Photo by Shawn Nee / discarted
It’s hard to remember this day, but it was sometime during the summer when it was still cold.
For the most part, I had been wasting my days in Hollywood photographing my friends that lived on the streets or in their cars. What had started as a documentary project about three years ago had turned into a lifestyle. And around mid-day, if you were looking for me, I could most likely be found at a friend’s van, overlooking the 101 Freeway. Each day we’d cook a little bit of food on his propane burner and watch the rush-hour traffic pass below us, bullshitting about whatever helped pass the time. My friend is a skilled tinkerer and obsessed with cars, so the conversation would often involve him describing in great detail what he would do to fix up some shitty box-car like the Toyota Scion if he ever had some money. I took a strange pride in pointing out his favorite cars before he had a chance to find them among the hundreds crawling below us.
Then Meg showed up.
Before then, I had never talked to Meg, but I would catch glimpses of her as she wandered Sunset Boulevard. I learned quickly that she was someone you wanted to be around because you knew something was going to happen. But then she would ditch you for the next random thought that burned through her head.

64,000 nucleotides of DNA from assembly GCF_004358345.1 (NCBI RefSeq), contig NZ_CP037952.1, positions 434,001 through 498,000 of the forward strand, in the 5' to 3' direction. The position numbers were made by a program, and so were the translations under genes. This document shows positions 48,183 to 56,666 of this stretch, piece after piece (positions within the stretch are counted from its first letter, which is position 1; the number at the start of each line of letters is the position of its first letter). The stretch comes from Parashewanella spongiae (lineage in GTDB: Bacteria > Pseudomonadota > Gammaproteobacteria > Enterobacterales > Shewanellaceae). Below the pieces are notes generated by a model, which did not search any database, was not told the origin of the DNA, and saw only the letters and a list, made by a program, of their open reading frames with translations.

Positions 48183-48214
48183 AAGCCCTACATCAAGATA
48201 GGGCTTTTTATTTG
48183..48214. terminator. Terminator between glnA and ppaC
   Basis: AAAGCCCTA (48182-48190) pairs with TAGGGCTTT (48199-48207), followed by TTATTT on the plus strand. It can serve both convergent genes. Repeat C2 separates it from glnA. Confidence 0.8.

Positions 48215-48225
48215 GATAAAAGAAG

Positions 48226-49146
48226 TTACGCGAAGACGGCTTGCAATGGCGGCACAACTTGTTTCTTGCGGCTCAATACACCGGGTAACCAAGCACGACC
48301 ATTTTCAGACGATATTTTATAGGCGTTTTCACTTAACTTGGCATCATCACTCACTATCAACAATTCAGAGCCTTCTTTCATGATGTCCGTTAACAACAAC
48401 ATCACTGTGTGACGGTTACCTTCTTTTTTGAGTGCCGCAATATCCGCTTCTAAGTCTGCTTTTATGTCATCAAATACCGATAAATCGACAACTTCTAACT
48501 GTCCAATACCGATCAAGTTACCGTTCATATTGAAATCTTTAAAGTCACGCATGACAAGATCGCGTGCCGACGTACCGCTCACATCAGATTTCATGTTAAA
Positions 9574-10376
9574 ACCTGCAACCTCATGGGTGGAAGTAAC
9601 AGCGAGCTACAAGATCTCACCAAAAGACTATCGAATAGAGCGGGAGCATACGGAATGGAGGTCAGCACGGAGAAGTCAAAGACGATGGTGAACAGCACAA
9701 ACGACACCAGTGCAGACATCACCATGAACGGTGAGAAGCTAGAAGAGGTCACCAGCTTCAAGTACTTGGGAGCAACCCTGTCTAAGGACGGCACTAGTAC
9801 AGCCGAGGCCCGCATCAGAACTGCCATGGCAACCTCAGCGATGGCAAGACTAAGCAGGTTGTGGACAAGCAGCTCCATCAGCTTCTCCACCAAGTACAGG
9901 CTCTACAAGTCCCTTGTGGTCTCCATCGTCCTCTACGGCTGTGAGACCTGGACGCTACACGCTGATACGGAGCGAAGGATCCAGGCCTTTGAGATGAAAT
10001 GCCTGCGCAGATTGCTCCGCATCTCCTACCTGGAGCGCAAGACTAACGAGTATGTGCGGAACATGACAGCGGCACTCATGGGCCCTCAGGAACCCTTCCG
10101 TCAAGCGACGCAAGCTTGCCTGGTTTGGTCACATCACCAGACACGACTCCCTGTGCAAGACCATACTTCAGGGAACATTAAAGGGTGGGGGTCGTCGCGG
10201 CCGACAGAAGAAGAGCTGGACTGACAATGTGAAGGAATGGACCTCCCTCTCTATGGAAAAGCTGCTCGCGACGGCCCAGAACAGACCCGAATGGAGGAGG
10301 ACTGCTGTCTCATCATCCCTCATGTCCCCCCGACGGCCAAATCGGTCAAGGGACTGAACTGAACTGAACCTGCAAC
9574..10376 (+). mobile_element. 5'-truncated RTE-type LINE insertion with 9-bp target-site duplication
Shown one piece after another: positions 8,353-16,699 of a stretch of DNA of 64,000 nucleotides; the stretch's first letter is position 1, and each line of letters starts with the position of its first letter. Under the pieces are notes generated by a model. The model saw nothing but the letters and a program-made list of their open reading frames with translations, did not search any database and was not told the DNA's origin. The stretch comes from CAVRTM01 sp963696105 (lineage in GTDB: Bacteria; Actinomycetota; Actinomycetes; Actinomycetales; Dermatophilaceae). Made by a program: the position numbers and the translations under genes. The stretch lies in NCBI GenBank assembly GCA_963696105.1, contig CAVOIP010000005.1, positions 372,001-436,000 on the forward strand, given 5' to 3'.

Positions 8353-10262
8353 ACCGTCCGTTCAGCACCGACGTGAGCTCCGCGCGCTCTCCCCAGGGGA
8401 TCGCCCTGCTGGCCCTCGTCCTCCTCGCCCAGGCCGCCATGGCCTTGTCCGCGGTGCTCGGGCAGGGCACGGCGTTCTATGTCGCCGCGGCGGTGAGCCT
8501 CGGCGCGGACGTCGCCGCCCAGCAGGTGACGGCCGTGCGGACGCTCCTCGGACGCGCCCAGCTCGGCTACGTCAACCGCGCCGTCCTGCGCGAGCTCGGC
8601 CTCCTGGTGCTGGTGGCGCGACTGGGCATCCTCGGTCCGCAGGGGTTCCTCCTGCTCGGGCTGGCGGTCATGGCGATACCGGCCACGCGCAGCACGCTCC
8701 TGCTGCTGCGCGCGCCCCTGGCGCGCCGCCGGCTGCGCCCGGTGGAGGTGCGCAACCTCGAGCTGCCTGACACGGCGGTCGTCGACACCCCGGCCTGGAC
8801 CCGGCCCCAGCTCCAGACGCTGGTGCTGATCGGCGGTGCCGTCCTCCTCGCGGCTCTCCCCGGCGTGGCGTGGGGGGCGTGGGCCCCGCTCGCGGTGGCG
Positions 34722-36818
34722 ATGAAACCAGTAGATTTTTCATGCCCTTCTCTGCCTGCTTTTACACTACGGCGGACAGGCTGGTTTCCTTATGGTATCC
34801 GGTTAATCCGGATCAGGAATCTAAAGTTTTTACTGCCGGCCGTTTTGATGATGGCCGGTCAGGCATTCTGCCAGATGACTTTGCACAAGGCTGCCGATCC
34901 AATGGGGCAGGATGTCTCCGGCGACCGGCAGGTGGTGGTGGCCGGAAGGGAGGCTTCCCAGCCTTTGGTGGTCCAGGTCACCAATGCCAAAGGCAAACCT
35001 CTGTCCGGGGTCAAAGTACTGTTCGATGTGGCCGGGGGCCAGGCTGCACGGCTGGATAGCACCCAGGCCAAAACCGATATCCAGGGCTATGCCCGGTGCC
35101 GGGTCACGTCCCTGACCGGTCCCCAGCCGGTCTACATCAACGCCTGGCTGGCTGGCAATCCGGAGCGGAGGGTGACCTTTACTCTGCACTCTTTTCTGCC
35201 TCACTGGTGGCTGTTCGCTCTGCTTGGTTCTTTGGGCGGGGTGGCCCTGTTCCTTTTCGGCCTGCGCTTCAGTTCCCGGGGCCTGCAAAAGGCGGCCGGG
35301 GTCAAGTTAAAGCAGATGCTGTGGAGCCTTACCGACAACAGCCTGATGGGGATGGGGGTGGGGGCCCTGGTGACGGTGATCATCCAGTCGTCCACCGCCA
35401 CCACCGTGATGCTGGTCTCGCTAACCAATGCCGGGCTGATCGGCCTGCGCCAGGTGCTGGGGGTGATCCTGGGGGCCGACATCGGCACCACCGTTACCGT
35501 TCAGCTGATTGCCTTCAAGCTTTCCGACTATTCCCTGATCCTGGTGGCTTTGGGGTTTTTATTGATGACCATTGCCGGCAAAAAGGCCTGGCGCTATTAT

Throughout the summer, I would occasionally see her walking alone in the distance glancing at cars here and there as they crept by her—their break lights abruptly turning red and then blacking out as the car drove away. One day, I saw her walking with some black guy I had never seen before. I asked around about him, but nobody knew who he was. Shortly after that, Meg disappeared. And as the weeks dragged on, rumors spread that she was clean. But people say all kinds of things out here, and you learn not to believe anything until you see it for yourself. Since the only way anybody leaves this neighborhood is by going to jail or dying—and jail is only a temporary, yet cyclical, vacation.
Being attracted to the girls on the street who consist solely on meth and crack, is admittedly, a peculiar feeling that can’t be explained or understood.
It’s a habit that creates an oily, crumbling abyss that destroys smiles which most parents tried to perfect when these women were still just little girls. With meth, open sores will often appear on the body, as tiny drops of yellowish liquid percolate through dime-sized scabs dotting the face. And with crack, all it takes is a five-minute hand job or a dollar for some “short change” in order to see the “crack man dance.”
On the other hand, meth combined with the limited consumption of food will also often transform the female body into an architectural and biological phenomenon that would make Aphrodite jealous, and cause some men to digress.
I would describe the sensation of flirting with these impulses as similar to holding a rattlesnake or a loaded gun, or poking a black widow with your index finger in a way that actually pisses the thing off, so it wants to bite you. The rush of adrenaline and energy that stampedes through the body while your mind wrestles with every possible “what if” is insatiable. It’s addictive and no matter what you do after that, you’re always chasing that feeling and the roar of that shutter clicking.